Fri, May 24, 2013 - Page 7 News List

FEATURE: From opera to drills, US-China ties deepen

OPENING UP:Officers say Chinese officials are more willing to share personal e-mail addresses and indulge in private conversations in ways unthinkable only a decade ago


It also goes beyond the US to its Western allies.

Australia has conducted its own joint exercises with China and is discussing more. European states are stepping up their own links and visits, and NATO is considering much closer liaison, perhaps over areas such as peacekeeping in Africa.

While some Western officials complain that Chinese warships operating alongside international forces in anti-piracy patrols off Somalia have spent at least as much time spying on foreign warships as hunting pirates, their presence there is broadly welcomed.

More informal links are increasingly embraced. Retired Western officers in particular are setting up loose networks and visits, sometimes taking along serving personnel.

Communication is helped by the increasing value the Chinese military puts on Western experience and English language skills. Zhang Zheng (張崢), the commander of China’s first aircraft carrier, speaks perfect English and studied at Britain’s Joint Command and Staff College.

Officers and diplomats say Chinese officials are more willing to share personal e-mail addresses and indulge in private conversations in ways unthinkable only a decade ago.

“We have more tools for contact and cooperation than ever before,” said Air Vice Marshal Michael Harwood, British defense attache to Washington until last year. “If I was advising a young officer today, I would tell him or her to learn as much about Chinese culture and make as many contacts there as they can.”

None of this, though, has diminished military tensions on some major points of disagreement.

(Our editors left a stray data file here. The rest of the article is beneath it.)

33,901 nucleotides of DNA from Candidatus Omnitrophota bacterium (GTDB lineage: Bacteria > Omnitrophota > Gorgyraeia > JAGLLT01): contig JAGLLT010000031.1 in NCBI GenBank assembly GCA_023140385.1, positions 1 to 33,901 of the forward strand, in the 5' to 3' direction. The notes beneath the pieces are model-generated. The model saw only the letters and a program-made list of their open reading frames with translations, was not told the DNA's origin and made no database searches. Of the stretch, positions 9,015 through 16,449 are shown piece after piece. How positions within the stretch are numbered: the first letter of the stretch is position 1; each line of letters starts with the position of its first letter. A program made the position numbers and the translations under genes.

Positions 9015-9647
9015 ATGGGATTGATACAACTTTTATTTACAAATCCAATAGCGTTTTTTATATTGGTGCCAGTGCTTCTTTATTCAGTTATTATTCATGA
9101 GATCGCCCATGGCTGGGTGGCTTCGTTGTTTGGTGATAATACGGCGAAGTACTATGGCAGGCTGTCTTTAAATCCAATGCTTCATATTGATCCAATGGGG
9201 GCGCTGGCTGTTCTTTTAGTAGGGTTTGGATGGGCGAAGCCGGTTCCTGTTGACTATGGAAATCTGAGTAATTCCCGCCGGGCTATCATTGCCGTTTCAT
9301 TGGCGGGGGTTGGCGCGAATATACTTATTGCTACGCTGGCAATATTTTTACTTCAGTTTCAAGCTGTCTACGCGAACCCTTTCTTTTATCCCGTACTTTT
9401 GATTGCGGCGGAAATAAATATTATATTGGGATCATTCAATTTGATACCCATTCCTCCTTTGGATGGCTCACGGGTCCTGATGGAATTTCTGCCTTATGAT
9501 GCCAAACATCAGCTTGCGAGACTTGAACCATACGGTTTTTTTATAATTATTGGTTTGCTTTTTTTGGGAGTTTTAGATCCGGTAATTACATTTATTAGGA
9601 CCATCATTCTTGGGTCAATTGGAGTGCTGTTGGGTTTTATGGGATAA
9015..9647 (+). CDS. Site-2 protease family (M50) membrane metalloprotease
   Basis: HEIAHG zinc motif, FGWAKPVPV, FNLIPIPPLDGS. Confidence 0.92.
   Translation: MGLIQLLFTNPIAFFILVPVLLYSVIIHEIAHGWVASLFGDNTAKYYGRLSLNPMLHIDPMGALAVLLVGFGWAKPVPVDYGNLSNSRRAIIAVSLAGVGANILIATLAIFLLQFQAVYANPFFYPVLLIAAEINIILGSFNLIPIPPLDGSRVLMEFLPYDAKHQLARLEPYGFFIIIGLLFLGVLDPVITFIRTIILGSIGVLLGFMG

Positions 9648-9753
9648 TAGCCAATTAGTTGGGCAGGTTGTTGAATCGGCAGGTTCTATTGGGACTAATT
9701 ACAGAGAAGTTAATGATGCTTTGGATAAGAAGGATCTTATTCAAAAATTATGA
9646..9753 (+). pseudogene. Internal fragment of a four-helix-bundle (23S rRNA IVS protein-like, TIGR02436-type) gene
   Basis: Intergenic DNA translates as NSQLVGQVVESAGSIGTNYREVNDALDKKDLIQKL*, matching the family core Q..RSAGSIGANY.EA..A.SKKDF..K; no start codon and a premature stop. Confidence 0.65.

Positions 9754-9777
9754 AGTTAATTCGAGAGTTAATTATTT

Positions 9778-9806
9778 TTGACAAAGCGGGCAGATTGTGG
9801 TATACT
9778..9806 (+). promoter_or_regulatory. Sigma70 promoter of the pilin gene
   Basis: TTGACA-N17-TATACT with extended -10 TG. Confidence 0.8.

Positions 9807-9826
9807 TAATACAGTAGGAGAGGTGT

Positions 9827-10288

US officials say they believe China is preparing a missile test to build its capability to knock down US satellites and last year, a series of maritime border disputes brought friction between China and US allies, such as Japan and the Philippines.

The most persistent bone of contention, however, is cybersecurity.

The Pentagon earlier this month charged China with widespread espionage to acquire technology to fuel its military modernization, accusing Beijing for the first time of trying to break into US defense computer networks.

China issued a firm denial.

Espionage is a major concern for the West. Before allowing Chinese personnel access to any facility in the recent exchanges, the US and others generally conduct a “risk assessment” and security experts will often sweep afterwards for bugs.

Foreign powers are also wary of giving Chinese officers too much access to their training schools and military colleges, complaining Beijing almost never reciprocates by allowing Western nations access to its elite establishments.

While US law specifically prohibits providing China some forms of direct military training, European nations have fewer restrictions and, some officials say, must be careful.

“We don’t want to be training China in carrier strike [operations],” said one Western official said on condition of anonymity. “I think we can agree on that.”

Foreign experts say some elements of the PLA, having pulled out of many of their industrial interests in the last decade, have found stealing and selling intellectual property to be a lucrative earner.

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